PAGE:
The importance of grammar is given an ample amount of attention. Sentence types are elucidated upon to improve a writer’s range of skill in sentence structure. The importance of metaphor and simile are explained. Long has a knack of making the reader want to immediately pick up a pen and start practicing. Which brings me to practice.
Long promotes writing practice, after all, writers write, and Long suggests keeping a writing practice notebook where all that practice takes place. That’s nothing new, you say. You’re right, it isn’t new. Dorothea Brande promoted practice pages/morning pages in the 1930s, long before Julia Cameron came along with The Artist’s Way. What is new, is that Long doesn’t want the writing practice sessions to stay in the notebook, she wants them to be purposeful at the outset, and then for them to be transcribed into the appropriate project at the end of the writing session. Long encourages writers not only to write, but to write with the intention of publication, and her proposed strategy elevates the practice of writing practice.
The Writer’s Portable Mentor is one of those books you won’t take off your desk. When you’re stuck, you’ll return to it again and again to seek out one of Long’s practical suggestions to assist you. If you read only one book on writing craft, this should be it.
Contests are a fabulous way to announce your presence on the local writing scene. If you are placed in a contest, it helps you to establish a writing cv or bio that many publications require and it also boosts your confidence. Not having a publishing record can be intimidating for beginner writers, but don’t allow yourself to be disheartened. A story well told will be enjoyed by an editor or contest reader.
WHICH ONE IS RIGHT FOR YOU?
It is important to be selective about which contests you enter. Without diligent research you could end up sending entries that don’t comply with the rules. If a publication says they only want fiction entries, then that is all they want. They will summarily reject poetry and non-fiction entries, no matter how brilliant they might be. A recent local contest received hundreds of entries, but about a hundred of them were rejected because the entrants did not comply with the rules. If a rule states that you have to be a citizen of Burramunga to enter, then that’s the rule, don’t waste your time or the contest organisers’ time by submitting anything to them.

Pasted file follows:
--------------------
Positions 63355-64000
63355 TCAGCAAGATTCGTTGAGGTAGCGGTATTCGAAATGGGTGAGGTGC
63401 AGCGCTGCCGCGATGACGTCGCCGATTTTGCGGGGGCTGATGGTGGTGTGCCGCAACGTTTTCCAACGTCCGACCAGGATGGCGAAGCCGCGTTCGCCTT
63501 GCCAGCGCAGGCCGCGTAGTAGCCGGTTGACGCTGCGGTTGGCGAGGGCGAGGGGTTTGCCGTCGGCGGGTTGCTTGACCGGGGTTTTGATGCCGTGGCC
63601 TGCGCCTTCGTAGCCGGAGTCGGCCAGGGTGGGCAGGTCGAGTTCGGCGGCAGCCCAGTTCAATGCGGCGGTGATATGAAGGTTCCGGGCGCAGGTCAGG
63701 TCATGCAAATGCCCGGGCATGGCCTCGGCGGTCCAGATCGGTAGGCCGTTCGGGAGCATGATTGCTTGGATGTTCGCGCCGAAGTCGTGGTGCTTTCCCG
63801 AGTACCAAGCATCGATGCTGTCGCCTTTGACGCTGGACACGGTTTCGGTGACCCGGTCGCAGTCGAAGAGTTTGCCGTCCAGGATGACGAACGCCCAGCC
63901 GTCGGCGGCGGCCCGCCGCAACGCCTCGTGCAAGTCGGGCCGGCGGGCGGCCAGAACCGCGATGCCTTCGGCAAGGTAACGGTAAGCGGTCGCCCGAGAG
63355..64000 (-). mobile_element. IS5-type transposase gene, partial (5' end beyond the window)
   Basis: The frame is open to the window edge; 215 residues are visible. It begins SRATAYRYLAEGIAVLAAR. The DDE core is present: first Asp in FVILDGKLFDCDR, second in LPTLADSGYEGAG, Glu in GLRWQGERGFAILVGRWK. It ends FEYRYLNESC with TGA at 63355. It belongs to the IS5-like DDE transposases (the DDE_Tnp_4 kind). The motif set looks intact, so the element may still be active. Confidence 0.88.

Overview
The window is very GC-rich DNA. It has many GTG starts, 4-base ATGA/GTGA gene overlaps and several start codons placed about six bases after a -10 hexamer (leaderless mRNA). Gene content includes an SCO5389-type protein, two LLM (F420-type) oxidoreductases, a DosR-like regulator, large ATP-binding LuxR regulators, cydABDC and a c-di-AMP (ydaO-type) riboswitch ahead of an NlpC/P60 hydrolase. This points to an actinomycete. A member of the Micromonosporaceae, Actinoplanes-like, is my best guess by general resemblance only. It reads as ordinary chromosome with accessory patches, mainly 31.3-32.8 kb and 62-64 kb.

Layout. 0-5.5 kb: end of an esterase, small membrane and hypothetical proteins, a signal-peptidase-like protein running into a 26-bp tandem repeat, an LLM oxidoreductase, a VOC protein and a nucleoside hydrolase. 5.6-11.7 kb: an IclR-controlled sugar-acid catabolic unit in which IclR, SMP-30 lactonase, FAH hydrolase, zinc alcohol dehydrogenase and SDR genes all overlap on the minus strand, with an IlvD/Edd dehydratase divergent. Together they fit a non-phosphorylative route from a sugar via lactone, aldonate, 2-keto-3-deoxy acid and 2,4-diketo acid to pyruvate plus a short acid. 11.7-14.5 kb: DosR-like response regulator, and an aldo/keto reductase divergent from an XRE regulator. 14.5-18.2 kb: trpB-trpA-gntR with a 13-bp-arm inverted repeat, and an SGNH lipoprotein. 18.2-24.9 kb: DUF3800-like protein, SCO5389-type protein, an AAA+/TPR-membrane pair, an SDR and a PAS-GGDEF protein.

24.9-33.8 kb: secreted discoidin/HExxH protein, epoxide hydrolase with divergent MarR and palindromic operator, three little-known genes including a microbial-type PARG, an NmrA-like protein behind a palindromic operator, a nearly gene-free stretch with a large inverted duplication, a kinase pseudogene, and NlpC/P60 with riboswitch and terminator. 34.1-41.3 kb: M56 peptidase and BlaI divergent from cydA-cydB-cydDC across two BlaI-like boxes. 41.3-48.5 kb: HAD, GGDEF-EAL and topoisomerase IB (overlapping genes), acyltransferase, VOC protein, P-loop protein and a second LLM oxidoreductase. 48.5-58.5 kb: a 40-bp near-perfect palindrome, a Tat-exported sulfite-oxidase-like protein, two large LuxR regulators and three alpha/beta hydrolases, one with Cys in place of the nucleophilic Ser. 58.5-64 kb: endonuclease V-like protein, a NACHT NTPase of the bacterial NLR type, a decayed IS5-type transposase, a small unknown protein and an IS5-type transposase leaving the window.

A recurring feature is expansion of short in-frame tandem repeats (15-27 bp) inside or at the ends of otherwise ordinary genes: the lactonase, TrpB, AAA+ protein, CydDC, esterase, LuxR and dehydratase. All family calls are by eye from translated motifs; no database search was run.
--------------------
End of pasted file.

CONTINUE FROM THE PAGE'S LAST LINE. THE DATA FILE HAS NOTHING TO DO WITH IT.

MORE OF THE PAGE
If you’re serious about entering contests then you need to establish which ones are suitable for the genre that you write in. Good resources can be found in comprehensive listings in publications like The Writer’s Yearbook and Writer’s Market UK available at good bookstores, and obviously, the internet. Many writing sites have a listing of writing contests.
The best way to ensure that you enter the competitions that you are able to comply with, is to have a Contest Plan. In November/December every year, I spend about a week researching contests online and in the Writer’s Yearbook and Writer’s Market. I make a list of those I want to enter by listing them according to the earliest closing date. I cut and paste the submission rules of each into a Word document entitled Contests 2009. At the beginning of every month I see what’s coming up, trying to read three months in advance. If I feel that there is a contest I want to enter then I print that contest’s details and put it into the plastic folder. Date order is essential because at a glance I am able to see what’s coming up. Being forewarned, so to speak, gives me time to consider what story I would like to write, it also gives me a chance to check through unpublished work for a suitable story. This list is invaluable and can be added to throughout the year if new contests appear. It also provides a template for the following year.
KEEP A SEPARATE FOLDER
I have a plastic see through box where I keep all research material, contest rules and drafts of competition entries, this cuts out the confusion of having to remember where I have filed an article or an idea.
JOT DOWN IDEAS
In the plastic folder I keep a notebook for ideas that I want to jot down. An idea don’t remember itself, if you don’t write it down, consider that idea a cigarette that you enjoyed, but once it’s gone up in smoke, you can’t reclaim it. If all your ideas and rules and research are centrally located you won’t waste time.
If you’re going to be a serious contest entrant then you need to keep track of which submissions you’ve made to which publications. Many contests do not accept simultaneous submissions, i.e. it’s not protocol to send the same entry to several competitions at the same time. Knowing where your stories are is essential. A good idea is to download manuscript management software. The best tracker that I’ve found is SAMM which is completely free and downloadable at this link. It’s fabulous because you can customise it according to your needs and it’s unobtrusive. You can enter all your manuscripts, you can enter markets and market types. It’s a no-fuss application that will alert you with follow-ups if you so require.
Before you send your entry, make a checklist from the rules sheet. Have you double-spaced your entry? Must you include your name on the manuscript or mustn’t you? Have you included your contact details? It is so easy to avoid silly mistakes by using a checklist, but remember to be flexible because different contests have different criteria, some want three copies of an entry and others require only a single copy. Some contests allow email entries, others do not. Make it your business to establish the rules for your checklist.